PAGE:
Little Administration: 'There will be challenges' distributing vaccine
State epidemiologist Dr. Christine Hahn, Gov. Brad Little and director of Idaho Department of Health and Welfare Dave Jeppesen convened at the weekly AARP-sponsored conference call. The three state leaders spearheading the state's COVID-19 response said they were optimistic the first Idahoans could be vaccinated by the end of December. They added, however, that distribution will come with challenges. (Photo courtesy of AARP-Idaho)
Staff Writer | November 25, 2020 1:08 AM
Gov. Brad Little and members of his COVID-19 response team acknowledged Tuesday that distributing and administering vaccines won’t be simple.
In his weekly AARP-sponsored conference call with Idaho listeners, Little — sitting alongside state epidemiologist Dr. Christine Hahn and Idaho Department of Welfare director Dave Jeppesen — said the first round of at least one of three vaccines could potentially be distributed before the end of the year.
“We’ve got to quit meeting like this,” Little said to start off the conference call. “I look for the day where Dr. Hahn and Director Jeppeson and I don’t have to do this, and I’m also thankful for the fact our modern medical system is going to have a vaccine.”
Pfizer and BioNTech submitted their joint vaccine to the Food and Drug Administration for approval on Nov. 19. Moderna and AstraZeneca filed their FDA Emergency Approval submissions Tuesday, though Moderna admitted setbacks on Tuesday, stating that its vaccine doesn’t prevent the spread of COVID-19. Oxford University in England is also developing a vaccine, reporting Tuesday it had made significant strides in effectiveness rates.
How those vaccines get distributed is another issue entirely.
Pfizer has already produced at least 40 million doses, more than six million of which will roll out in the first round of distribution by the federal government to the 50 states, divided up generally per capita.
The plan, dubbed “Operation: Warp Speed,” calls on states to determine how those vaccines will ultimately reach the hands of its citizens. Idaho’s Vaccine Advisory Committee recommended on Nov. 9 that the state accepts early doses of the vaccine, thus giving Idaho one to two days of early access.
But administering those vaccines comes with complications, ranging from the availability of syringes to suspending rules that prohibit pharmacy technicians from administering shots to tracking reminders for second doses.
“There are all sorts of challenges, as the governor alluded to,” Hahn said. “… I don’t want to downplay it: We will have challenges. Everybody is going to, I think, want (the vaccine) as soon as it’s available. We only have a limited number of people we’re going to vaccinate. There’s going to be challenges, but we recognize that, and I think the fact that it’s ‘all-hands-on-deck’ and everyone working together is going to be incredibly helpful.”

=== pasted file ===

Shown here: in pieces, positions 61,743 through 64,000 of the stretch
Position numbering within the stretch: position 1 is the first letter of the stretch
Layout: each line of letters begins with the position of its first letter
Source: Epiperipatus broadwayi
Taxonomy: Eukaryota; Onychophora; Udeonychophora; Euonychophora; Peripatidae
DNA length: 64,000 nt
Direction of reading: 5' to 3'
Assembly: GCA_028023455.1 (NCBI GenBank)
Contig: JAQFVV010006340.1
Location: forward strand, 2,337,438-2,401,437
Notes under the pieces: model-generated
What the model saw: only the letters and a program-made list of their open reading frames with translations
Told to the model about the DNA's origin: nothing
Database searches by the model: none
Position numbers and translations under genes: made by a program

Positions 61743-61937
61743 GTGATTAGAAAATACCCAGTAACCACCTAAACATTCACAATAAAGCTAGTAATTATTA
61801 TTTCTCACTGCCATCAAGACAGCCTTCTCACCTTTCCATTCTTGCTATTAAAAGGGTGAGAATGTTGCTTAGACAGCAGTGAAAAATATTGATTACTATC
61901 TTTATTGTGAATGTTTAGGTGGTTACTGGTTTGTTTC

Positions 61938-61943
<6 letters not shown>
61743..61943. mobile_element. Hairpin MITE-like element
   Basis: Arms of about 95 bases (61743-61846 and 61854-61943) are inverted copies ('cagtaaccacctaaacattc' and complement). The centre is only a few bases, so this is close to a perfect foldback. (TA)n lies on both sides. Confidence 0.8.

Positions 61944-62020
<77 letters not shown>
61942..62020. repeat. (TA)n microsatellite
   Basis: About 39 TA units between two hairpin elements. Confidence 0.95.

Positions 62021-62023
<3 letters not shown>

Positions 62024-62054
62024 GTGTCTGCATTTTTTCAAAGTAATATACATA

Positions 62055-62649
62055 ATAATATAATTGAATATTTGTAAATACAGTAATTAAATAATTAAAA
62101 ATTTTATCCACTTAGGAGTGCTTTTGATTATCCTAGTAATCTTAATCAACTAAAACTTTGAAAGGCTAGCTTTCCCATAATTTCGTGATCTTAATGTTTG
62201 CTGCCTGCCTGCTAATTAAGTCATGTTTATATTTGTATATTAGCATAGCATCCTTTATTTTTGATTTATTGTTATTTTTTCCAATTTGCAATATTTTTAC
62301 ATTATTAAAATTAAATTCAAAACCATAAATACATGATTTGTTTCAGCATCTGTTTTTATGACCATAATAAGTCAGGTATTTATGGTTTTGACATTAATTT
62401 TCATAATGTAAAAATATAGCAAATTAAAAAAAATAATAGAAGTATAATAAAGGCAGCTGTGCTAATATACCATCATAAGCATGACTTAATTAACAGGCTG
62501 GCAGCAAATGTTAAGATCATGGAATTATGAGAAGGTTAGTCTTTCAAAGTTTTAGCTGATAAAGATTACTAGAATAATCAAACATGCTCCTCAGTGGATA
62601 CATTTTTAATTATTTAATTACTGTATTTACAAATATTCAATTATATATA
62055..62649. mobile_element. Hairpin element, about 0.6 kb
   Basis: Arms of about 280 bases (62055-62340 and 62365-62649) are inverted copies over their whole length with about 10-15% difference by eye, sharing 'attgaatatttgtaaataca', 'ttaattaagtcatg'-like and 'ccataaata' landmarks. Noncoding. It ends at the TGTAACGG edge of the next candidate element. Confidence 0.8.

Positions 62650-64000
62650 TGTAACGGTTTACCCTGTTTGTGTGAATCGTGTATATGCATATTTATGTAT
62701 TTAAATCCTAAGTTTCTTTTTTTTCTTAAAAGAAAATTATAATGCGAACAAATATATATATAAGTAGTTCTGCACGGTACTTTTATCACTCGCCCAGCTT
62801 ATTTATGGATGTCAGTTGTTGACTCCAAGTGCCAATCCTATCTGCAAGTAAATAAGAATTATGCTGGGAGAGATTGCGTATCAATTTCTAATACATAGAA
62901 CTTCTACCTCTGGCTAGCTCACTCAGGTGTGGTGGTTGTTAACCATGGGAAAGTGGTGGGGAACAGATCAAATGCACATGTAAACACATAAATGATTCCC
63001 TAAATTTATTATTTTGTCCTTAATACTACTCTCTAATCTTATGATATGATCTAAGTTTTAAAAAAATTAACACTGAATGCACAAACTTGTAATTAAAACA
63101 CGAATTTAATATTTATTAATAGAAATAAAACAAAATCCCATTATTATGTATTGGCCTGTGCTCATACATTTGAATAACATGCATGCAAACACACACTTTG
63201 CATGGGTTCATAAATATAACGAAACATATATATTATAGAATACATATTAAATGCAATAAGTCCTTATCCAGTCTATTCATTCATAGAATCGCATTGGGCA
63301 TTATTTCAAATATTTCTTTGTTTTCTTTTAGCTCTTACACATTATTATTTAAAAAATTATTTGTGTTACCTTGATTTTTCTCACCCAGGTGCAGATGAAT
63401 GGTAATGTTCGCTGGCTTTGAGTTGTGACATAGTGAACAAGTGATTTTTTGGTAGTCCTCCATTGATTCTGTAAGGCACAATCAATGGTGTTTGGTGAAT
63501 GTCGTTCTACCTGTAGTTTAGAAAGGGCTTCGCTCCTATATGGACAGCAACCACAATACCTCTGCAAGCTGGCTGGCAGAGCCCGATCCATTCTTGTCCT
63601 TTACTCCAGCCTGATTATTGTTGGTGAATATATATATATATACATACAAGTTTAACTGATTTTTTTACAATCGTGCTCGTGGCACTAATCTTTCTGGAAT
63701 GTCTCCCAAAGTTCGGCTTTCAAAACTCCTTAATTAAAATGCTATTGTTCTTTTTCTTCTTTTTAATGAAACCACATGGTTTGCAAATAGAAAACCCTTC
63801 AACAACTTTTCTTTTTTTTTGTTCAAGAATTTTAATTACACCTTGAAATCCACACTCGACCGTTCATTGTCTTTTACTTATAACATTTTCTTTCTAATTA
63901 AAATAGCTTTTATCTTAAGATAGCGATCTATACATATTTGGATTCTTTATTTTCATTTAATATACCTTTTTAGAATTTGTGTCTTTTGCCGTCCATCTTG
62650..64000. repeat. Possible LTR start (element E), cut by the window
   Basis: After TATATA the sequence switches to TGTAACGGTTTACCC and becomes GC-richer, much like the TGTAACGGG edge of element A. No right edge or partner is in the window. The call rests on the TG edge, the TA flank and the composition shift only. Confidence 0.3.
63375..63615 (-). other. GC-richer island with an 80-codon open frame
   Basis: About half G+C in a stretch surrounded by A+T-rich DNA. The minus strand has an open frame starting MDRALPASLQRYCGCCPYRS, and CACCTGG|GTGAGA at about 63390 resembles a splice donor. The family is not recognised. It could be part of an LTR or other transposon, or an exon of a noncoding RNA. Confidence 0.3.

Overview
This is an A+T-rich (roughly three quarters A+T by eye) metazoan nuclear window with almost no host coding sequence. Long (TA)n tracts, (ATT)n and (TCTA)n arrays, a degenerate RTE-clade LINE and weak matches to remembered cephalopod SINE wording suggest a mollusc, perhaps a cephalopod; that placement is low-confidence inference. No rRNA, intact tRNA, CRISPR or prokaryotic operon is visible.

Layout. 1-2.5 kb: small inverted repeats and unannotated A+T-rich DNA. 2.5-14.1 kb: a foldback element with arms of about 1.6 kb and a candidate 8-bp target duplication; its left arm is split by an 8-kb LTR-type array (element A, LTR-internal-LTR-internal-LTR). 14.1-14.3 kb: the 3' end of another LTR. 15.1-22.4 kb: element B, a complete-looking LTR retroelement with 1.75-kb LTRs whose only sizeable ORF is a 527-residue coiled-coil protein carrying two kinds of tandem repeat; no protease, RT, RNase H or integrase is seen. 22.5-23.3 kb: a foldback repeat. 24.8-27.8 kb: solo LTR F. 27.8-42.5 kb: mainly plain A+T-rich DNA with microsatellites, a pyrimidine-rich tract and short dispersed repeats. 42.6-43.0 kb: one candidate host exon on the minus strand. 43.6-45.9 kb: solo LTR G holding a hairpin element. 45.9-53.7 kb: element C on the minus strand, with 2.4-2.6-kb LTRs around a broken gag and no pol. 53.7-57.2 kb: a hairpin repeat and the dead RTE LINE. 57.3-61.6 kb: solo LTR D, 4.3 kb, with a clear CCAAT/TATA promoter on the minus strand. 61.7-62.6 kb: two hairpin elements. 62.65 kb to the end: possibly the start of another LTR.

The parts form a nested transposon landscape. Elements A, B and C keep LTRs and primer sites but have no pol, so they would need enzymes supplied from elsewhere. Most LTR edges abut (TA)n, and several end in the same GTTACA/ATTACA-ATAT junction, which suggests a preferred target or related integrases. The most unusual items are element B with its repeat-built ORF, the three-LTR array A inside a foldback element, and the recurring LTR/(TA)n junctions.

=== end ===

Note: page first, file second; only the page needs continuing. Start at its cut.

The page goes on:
How that vaccine is distributed to the population is still up for debate. Whichever vaccines become available will not fill nearly enough doses for every man, woman and child in America, let alone the world.
Pfizer has said it strives toward 50 million doses globally by the end of the year. AstraZeneca has teased the potential for 200 million doses ready for worldwide distribution by year’s end, with the potential for at least 100 million doses each month after. Oxford predicts it could have three billion doses ready by the end of 2021.
Idaho’s vaccine committee is still determining how the vaccine will be distributed. Jeppesen said the federal government recommends the vaccine gets distributed first to health care workers and workers in long-term care centers, followed by workers in critical infrastructures — such as first responders — and people with underlying health conditions.
“It will be very limited distribution when it first comes out in December,” Jeppesen said. “It will not be the case that everyone that wants a vaccine can run down … to get vaccinated.”
Still, all three expressed optimism about Idahoans seeing not only the first signs of an approved vaccine before Christmas, but of seeing a safe vaccine.
“We need to make sure the vaccine is safe,” Little said, “and we have to get it delivered. We’re working on the delivery here. The federal government — the FDA — is working on making sure it’s safe, and they have told all three of us at various meetings that is their No. 1 priority.”